Jazz Drummer’s Workshop
The Collapsing Concept
Crushing Roll Rudiments to Create Contemporary Swing and Solo Ideas
by Steve Fidyk
The late, great author and educator Jim Chapin gave me this exercise in a lesson a number of years ago. It deals with the seven-stroke roll and Jim’s concept of collapsing the rudiment to create a six-note grouping. In our meetings, Chapin would encourage me to be creative with each rudimental idea and to come up with beat patterns and solo ideas that were my own.
Many of the patterns included in this article, which are based on the collapsing concept, can be heard in the styles of great drummers like Elvin Jones, Jeff “Tain” Watts, Ralph Peterson, Cindy Blackman, Bill Stewart, and Keith Carlock. Let’s have a look at how Jim broke down the seven-stroke roll and then apply each idea to the drumset.
The first roll rudiment Jim shared with me was a seven-stroke roll that starts with a tap and has all of the notes equidistant.
Now let’s try Jim’s collapsing concept by turning the third note of the seven-stroke roll in Example 1 into a grace note that hits right before the fourth note. When you do that, the roll becomes a paradiddle-diddle with a flam on the first right-hand diddle.
Chapin then had me flatten the flam, so that it became a perfect unison rather than a grace note, and separate the hands by moving the right to the ride cymbal.
The next idea combines Jim’s seven-stroke roll variation (Example 1) and the paradiddle-diddle flam figure (Example 2) within a four-measure phrase.
Once you have control of the sticking pattern and can feel the four-measure phrase correctly, separate your hands onto the ride cymbal and snare drum.
The next idea illustrates a 4:6 polyrhythm and how to use that to modulate to a new tempo. To nail the modulation, think of the quarter-note rhythms played with the hi-hat in the first three measures as becoming quarter-note triplets in the new tempo. (The pulse of the hi-hat rhythm should remain consistent during the transition.)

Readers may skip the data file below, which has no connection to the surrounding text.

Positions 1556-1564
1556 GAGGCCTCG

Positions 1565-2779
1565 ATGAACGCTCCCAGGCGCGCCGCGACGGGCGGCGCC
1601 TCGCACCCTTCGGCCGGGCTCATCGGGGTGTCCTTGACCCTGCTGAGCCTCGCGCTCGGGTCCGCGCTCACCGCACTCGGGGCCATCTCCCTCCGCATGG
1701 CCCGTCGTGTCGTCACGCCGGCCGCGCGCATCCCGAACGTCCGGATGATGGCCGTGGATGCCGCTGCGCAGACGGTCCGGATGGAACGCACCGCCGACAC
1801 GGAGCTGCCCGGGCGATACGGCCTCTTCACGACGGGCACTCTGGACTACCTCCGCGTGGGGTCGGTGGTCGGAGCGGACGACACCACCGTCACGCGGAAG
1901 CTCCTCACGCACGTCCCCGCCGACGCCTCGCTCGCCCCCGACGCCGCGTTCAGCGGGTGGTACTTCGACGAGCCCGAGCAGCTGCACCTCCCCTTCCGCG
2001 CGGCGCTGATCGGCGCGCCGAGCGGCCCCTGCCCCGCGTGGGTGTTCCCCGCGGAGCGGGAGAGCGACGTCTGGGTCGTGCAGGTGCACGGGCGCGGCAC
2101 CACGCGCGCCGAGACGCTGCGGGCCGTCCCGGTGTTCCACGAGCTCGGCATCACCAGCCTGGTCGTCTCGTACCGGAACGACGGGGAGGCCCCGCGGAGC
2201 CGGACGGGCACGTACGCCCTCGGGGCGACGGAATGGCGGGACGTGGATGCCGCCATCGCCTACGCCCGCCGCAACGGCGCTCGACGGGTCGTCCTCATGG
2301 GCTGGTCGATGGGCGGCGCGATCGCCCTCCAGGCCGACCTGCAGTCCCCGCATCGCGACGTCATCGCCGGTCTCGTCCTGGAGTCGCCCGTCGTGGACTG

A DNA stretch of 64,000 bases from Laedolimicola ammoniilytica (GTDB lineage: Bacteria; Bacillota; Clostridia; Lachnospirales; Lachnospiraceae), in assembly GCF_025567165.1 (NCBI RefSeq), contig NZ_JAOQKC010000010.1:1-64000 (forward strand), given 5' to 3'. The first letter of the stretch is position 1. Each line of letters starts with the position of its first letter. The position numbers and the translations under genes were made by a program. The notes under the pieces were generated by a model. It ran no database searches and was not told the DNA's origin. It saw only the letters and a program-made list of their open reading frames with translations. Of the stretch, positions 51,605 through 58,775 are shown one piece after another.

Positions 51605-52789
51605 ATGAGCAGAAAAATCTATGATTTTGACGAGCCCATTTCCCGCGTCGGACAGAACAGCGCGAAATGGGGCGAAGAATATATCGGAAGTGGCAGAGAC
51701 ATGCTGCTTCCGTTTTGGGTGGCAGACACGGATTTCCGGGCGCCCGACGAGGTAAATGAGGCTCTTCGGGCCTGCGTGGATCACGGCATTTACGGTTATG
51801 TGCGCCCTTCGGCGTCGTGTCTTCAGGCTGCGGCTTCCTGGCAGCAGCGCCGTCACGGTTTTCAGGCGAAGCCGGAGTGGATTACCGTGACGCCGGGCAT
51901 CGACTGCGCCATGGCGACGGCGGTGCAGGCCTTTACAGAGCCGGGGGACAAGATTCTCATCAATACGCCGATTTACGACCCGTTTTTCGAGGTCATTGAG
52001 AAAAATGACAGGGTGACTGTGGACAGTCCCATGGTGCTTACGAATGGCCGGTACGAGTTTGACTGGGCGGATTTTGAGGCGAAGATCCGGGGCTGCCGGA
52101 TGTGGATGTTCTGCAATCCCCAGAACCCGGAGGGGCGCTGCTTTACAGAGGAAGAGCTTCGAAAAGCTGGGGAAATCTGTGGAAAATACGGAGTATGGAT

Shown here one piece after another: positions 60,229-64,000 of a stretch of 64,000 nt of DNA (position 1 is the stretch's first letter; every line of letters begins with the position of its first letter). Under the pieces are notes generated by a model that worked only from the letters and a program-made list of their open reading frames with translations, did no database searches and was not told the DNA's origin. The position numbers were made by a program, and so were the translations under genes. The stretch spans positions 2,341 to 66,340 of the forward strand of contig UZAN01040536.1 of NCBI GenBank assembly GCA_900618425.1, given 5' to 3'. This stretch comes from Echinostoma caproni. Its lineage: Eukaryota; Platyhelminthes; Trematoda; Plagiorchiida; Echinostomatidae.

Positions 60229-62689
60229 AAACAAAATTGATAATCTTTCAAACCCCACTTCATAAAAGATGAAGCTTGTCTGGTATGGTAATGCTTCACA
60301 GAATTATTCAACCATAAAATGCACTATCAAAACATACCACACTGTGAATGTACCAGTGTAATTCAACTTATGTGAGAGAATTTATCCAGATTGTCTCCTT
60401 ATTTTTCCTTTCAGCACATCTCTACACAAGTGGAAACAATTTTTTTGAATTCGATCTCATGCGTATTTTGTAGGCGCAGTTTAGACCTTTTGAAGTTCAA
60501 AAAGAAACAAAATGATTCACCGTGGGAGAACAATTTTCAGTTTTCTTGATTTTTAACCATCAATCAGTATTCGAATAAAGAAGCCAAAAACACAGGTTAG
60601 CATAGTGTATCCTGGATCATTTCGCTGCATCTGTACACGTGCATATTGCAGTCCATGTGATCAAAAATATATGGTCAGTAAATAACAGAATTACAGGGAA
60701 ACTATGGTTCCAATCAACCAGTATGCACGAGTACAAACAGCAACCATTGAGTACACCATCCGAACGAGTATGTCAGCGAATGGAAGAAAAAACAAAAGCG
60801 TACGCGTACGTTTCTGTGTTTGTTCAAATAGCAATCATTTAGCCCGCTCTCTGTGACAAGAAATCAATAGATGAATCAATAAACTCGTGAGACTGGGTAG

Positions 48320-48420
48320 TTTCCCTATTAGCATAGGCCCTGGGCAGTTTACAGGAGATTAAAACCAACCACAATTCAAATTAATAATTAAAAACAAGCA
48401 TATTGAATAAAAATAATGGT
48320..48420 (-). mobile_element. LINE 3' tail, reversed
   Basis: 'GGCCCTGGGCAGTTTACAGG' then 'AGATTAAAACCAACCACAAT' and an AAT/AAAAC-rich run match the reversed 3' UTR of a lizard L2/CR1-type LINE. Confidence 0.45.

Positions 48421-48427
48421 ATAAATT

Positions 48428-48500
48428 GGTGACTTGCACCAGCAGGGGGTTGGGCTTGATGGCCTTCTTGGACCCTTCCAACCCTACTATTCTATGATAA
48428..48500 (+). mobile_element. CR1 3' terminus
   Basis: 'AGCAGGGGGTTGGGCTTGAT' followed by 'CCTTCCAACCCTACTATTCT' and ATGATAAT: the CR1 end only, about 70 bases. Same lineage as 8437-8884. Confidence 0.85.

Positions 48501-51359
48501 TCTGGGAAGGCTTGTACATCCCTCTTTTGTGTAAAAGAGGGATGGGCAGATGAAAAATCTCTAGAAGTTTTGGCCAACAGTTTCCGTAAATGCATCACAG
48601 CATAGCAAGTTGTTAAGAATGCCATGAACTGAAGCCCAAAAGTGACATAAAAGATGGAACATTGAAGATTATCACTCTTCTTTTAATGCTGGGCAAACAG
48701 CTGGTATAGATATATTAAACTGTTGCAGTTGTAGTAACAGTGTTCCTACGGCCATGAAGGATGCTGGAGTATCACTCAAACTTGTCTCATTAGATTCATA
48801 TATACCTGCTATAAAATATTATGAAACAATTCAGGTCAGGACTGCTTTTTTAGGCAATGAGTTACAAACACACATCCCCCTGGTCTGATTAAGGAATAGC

You can also experiment with triplet and 16th-note subdivisions. Switching from 8th notes to triplets to 16ths provides the illusion that each phrase is speeding up. Practice these exercises with a metronome to help you maintain a consistent quarter-note pulse throughout.
Now let’s switch over to collapsing a six-stroke roll and voicing it around the kit.
You can also collapse the nine-stroke roll in a few different ways. Have fun and be sure to come up with some of your own applications of Chapin’s collapsing concept.
Nine-stroke roll (#10):
Nine-stroke roll with one collapsed position:(#11):
Nine-stroke roll with two collapsed positions:
Steve Fidyk has performed with Terell Stafford, Tim Warfield, Dick Oatts, Doc Severinsen, Wayne Bergeron, Phil Wilson, and Maureen McGovern, and he’s a member of the jazz studies faculty at Temple University in Philadelphia. For more info, including how to sign up for lessons via Skype, visit stevefidyk.com.
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